In February, Binghamton University President Harvey Stenger announced that an anonymous alumni family donated $60 million to BU for the construction of a new baseball complex. Since then, the current baseball stadium has sat untouched.

Although the construction was set to begin just a couple of weeks after Stenger’s Feb. 11 announcement, progress has yet to be made. After construction bids were received, the project came in over budget, which led to the new stadium being delayed, according to Sally Oaks, business affairs director for Physical Facilities. During a BU Council meeting on March 20, Oaks said BU is currently redesigning the plans based on feedback from the bids.

“We opted to reject all bids and did some real fine-tuning of the design of this,” Oaks said. “We found some elements that had obviously driven the cost by millions of dollars as well as a very tight schedule.”

John Hartrick, associate athletics director of communications, called the previous schedule “aggressive” and wrote in an email that the proposed speed of the construction led to bids coming in higher than originally expected. The project will now span from June 2020 to fall 2021. Initially, officials forecast that the stadium would be completed before the spring 2021 baseball season.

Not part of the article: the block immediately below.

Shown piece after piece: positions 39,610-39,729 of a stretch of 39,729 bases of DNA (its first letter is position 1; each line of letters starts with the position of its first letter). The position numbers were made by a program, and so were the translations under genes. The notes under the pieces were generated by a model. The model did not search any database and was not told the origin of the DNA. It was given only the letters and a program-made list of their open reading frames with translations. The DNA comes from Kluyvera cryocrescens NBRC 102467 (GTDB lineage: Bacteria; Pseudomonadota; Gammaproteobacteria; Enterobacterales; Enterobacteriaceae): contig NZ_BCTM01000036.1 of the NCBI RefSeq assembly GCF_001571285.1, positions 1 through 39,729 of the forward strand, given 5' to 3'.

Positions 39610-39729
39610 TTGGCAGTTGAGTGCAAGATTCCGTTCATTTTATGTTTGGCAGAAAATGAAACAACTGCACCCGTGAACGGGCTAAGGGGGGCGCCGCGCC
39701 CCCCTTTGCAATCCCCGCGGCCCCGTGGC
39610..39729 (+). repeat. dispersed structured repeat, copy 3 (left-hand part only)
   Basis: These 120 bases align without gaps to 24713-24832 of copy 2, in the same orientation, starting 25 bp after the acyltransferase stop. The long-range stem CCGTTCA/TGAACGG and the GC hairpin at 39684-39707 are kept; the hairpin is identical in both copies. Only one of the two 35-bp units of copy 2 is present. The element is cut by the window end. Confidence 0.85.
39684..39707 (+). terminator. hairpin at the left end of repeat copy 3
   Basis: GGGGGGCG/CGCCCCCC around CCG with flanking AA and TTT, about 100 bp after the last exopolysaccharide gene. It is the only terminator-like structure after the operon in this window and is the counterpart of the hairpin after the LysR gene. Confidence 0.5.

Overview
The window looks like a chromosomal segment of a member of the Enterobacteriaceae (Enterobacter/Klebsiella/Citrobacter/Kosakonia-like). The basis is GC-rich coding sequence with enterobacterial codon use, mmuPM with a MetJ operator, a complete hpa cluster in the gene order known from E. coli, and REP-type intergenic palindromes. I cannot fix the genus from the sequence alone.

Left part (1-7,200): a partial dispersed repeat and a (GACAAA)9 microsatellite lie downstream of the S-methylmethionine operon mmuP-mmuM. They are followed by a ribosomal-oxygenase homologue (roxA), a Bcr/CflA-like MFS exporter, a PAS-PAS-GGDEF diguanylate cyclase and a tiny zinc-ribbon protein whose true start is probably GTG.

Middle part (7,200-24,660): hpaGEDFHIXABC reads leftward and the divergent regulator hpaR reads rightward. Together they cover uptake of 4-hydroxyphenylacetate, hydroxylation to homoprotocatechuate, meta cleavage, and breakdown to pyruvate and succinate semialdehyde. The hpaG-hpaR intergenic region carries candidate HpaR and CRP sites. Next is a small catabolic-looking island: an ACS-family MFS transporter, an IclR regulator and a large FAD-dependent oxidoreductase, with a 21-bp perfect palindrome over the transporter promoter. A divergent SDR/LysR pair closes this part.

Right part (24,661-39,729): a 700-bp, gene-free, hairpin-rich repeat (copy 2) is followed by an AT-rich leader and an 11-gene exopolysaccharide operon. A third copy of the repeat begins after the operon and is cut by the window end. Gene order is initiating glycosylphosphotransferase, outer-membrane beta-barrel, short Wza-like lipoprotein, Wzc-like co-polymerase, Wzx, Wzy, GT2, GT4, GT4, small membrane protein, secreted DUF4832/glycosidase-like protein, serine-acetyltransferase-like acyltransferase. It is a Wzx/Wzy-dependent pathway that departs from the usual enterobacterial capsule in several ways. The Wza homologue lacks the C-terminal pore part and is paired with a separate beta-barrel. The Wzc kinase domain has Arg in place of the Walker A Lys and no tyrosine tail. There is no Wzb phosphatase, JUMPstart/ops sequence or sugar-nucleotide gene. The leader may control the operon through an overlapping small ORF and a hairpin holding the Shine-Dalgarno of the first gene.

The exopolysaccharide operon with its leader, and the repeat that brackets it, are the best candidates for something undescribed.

Because of the delays, the baseball team will need to rework its spring 2021 schedule. Hartrick noted that the team will most likely pursue similar venues as they had for this spring season before the NCAA canceled all spring sports because of coronavirus concerns. With the initial construction plans overlapping with the 2020 season, the team was scheduled to play home games at NYSEG Stadium and Cornell University.

“I would personally imagine that we would pursue the same venues next spring that we had initially planned to use this spring for home games,” Hartrick wrote. “But, that will all have to be determined at a later date.”

In the meantime, the University is working to redesign the construction plans, removing some of the underground utilities and fine-tuning certain costly aspects of the project. With the redesign, Oaks hopes construction companies will set better prices.

“We anticipate seeing much, much better bids in the next round,” Oaks said.